Latest flooding news
Despite it continuing to rain on and off, floodwaters on our canals and rivers in Yorkshire, Lancashire and Greater Manchester are thankfully receding and we’re gradually getting a clearer picture of the significant damage they’ve caused to some parts of the network.
As rivers have surged, structures have been drenched and canals have over-topped. The impact has ranged from scoured towpaths and damaged wash walls to more serious incidents such as landslips, erosion of embankments and considerable structural damage to bridges.
Whilst it’s business as usual on the vast majority of our network, it’s clear that the flooding has had a significant impact on the eastern end of the Rochdale Canal, and the adjoining Calder & Hebble Navigation, with both facing very significant repair and clean-up costs. Impacts were also experienced in central Leeds, where the River Aire flooded, and on the disused northern section of the Lancaster Canal.
Some of the most serious damage included:
- Elland Bridge on the Calder & Hebble Navigation which has suffered serious structural damage. Our engineers are working with Calderdale Council on a temporary footbridge whilst options for repair (and maybe even a rebuild) are assessed
- A 15m section of canal bank between Locks 16 and 17 of the Rochdale Canal has breached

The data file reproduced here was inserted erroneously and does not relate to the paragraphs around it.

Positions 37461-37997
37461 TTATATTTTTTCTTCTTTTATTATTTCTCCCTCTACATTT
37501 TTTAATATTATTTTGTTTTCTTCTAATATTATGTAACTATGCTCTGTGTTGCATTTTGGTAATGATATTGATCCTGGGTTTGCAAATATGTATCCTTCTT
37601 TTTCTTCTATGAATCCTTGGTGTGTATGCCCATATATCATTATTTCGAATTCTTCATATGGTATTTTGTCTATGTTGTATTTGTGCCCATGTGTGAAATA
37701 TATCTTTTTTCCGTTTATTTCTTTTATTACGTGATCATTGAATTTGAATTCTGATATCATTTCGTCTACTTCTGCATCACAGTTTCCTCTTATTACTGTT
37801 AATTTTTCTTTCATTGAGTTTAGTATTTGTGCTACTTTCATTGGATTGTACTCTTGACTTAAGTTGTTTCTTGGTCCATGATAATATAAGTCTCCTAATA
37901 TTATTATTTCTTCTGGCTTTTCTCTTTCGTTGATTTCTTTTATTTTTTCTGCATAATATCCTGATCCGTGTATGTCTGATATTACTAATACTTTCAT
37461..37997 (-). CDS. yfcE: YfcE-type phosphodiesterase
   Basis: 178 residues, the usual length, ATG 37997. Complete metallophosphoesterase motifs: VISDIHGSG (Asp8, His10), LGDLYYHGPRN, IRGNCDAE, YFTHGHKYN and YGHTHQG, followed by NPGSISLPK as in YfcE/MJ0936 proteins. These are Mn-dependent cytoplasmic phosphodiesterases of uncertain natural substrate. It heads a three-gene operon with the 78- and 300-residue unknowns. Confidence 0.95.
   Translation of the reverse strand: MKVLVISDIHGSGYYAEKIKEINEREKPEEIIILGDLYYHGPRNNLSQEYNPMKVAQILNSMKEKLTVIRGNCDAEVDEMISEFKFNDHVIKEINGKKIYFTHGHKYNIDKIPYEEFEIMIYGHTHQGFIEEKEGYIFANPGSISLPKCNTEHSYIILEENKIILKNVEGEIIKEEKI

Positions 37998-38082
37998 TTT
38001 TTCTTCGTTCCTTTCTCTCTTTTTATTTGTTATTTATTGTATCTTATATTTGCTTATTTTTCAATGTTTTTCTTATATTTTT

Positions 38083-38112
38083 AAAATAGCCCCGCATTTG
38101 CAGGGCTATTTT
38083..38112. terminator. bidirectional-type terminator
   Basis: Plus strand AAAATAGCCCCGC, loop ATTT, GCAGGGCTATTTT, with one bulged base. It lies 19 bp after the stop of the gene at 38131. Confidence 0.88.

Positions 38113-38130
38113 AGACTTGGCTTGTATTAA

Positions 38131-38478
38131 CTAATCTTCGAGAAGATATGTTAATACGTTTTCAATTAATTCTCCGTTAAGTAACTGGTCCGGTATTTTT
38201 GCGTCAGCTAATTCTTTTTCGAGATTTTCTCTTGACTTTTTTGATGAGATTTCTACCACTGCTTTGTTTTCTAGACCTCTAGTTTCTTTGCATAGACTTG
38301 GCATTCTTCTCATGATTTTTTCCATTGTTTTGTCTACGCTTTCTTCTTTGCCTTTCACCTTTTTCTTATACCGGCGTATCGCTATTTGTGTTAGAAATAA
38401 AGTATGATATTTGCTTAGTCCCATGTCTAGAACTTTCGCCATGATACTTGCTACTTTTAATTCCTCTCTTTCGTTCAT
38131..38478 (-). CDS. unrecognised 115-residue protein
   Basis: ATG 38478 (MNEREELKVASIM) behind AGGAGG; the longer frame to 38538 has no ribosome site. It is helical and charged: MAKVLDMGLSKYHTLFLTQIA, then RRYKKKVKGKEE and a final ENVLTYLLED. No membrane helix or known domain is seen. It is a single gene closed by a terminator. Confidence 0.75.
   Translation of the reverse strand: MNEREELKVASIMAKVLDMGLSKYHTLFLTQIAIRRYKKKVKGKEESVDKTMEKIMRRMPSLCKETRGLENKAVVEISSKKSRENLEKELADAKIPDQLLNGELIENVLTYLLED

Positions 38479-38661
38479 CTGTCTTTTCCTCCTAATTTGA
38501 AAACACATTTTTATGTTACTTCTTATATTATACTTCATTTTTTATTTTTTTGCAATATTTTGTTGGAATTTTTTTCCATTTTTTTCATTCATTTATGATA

- A landslip has blocked the navigation between locks 15 and 16 on the Rochdale Canal. Our contractors have dug a channel through the blockage to enable water to flow along the canal
- The embankment between the Rochdale Canal and River Calder at Charlestown has suffered severe scour damage meaning that water levels have been held low to prevent the canal wall from failing
- The banks of the River Aire breached in Leeds and inundated the Aire & Calder Canal. Working with Leeds City Council and their contractor Bam, the breach has been temporarily repaired with stone to prevent flooding of the canal.
Richard Parry, the Trust’s chief executive, said: “As floodwaters recede the full impact of the damage caused is gradually becoming clearer and it’s already apparent that we face a major programme of repairs.
“While the focus now is on planning our longer term response I’d like to pay tribute to our teams who were out over the holidays responding to issues, and also to recognise the many offers of support we’ve had from the waterways community. The response in very difficult conditions has been fantastic and our staff, contractors and volunteers have already been out cleaning towpaths and helping to restore access where possible.
“However, it’s clear that this is just the beginning and there is much to be done over the coming weeks and months to get things back to normal in those places hardest hit. We’ll work together with local councils and partner organisations, as well as community groups and volunteers, to restore normal order as quickly as possible and will keep you informed of our progress.”
This map illustrates a generalised view of the areas affected by flooding. More details can be found locally for:
For more information on flooding in your area check the Environment Agency's website.
For the latest information about the weather including severe weather warnings please check the Met Office website.